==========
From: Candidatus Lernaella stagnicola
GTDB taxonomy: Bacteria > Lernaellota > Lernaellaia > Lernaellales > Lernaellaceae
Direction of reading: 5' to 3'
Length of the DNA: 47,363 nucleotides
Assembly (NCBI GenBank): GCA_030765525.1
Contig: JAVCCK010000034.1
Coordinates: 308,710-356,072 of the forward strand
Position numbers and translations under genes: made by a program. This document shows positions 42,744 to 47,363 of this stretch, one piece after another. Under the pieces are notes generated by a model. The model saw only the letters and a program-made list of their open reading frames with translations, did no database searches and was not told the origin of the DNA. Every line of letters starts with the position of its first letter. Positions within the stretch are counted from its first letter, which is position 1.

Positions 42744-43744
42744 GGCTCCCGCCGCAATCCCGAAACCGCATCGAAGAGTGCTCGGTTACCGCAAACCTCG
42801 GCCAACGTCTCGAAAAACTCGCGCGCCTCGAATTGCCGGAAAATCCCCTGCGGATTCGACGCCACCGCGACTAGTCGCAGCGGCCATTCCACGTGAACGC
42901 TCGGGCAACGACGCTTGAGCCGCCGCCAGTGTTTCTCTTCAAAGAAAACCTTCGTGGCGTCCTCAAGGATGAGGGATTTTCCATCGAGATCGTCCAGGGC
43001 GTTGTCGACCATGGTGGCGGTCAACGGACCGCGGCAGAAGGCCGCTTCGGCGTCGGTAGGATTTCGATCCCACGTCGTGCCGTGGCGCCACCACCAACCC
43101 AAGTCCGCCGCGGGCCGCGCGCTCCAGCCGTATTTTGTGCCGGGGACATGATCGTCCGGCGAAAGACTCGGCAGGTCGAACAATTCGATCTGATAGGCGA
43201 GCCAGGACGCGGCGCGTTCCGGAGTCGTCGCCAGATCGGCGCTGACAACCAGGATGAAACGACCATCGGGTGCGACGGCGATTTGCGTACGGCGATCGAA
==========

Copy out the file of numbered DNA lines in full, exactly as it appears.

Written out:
From: Candidatus Lernaella stagnicola
GTDB taxonomy: Bacteria > Lernaellota > Lernaellaia > Lernaellales > Lernaellaceae
Direction of reading: 5' to 3'
Length of the DNA: 47,363 nucleotides
Assembly (NCBI GenBank): GCA_030765525.1
Contig: JAVCCK010000034.1
Coordinates: 308,710-356,072 of the forward strand
Position numbers and translations under genes: made by a program. This document shows positions 42,744 to 47,363 of this stretch, one piece after another. Under the pieces are notes generated by a model. The model saw only the letters and a program-made list of their open reading frames with translations, did no database searches and was not told the origin of the DNA. Every line of letters starts with the position of its first letter. Positions within the stretch are counted from its first letter, which is position 1.

Positions 42744-43744
42744 GGCTCCCGCCGCAATCCCGAAACCGCATCGAAGAGTGCTCGGTTACCGCAAACCTCG
42801 GCCAACGTCTCGAAAAACTCGCGCGCCTCGAATTGCCGGAAAATCCCCTGCGGATTCGACGCCACCGCGACTAGTCGCAGCGGCCATTCCACGTGAACGC
42901 TCGGGCAACGACGCTTGAGCCGCCGCCAGTGTTTCTCTTCAAAGAAAACCTTCGTGGCGTCCTCAAGGATGAGGGATTTTCCATCGAGATCGTCCAGGGC
43001 GTTGTCGACCATGGTGGCGGTCAACGGACCGCGGCAGAAGGCCGCTTCGGCGTCGGTAGGATTTCGATCCCACGTCGTGCCGTGGCGCCACCACCAACCC
43101 AAGTCCGCCGCGGGCCGCGCGCTCCAGCCGTATTTTGTGCCGGGGACATGATCGTCCGGCGAAAGACTCGGCAGGTCGAACAATTCGATCTGATAGGCGA
43201 GCCAGGACGCGGCGCGTTCCGGAGTCGTCGCCAGATCGGCGCTGACAACCAGGATGAAACGACCATCGGGTGCGACGGCGATTTGCGTACGGCGATCGAA